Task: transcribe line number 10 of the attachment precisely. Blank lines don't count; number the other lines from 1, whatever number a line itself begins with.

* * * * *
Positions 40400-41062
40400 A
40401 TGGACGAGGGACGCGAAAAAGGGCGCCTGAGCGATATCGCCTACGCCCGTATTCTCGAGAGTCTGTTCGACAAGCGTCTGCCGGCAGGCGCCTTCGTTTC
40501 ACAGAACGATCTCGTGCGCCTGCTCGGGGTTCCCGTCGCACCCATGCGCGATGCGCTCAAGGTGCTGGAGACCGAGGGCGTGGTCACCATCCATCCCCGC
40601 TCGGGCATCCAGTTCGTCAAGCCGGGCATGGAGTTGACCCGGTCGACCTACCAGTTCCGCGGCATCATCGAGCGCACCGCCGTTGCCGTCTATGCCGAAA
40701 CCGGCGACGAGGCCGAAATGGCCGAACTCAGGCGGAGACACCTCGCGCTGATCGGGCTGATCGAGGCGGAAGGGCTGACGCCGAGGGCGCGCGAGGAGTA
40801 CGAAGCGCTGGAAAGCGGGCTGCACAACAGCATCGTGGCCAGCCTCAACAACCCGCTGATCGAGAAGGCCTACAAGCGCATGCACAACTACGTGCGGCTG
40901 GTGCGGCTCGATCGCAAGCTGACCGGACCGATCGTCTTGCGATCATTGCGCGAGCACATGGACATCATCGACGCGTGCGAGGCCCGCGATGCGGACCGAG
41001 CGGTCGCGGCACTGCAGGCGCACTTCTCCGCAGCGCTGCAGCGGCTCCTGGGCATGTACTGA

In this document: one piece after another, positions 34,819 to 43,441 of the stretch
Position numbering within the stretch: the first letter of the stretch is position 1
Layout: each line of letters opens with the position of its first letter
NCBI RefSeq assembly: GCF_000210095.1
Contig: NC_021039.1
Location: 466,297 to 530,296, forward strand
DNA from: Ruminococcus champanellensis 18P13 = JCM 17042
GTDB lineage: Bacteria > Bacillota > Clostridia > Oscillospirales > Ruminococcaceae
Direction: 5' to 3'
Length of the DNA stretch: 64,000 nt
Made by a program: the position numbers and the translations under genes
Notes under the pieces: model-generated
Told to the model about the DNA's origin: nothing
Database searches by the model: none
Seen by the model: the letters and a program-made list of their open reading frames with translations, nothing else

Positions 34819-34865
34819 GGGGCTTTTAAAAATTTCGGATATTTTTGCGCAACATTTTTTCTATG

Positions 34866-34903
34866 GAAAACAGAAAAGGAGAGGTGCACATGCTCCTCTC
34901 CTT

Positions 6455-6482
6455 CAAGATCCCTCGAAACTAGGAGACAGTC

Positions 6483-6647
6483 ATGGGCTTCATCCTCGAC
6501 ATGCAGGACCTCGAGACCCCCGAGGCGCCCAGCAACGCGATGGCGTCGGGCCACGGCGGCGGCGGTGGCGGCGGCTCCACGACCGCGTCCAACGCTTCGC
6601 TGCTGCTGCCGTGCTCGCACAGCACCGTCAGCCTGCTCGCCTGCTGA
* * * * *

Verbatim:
In this document: one piece after another, positions 34,819 to 43,441 of the stretch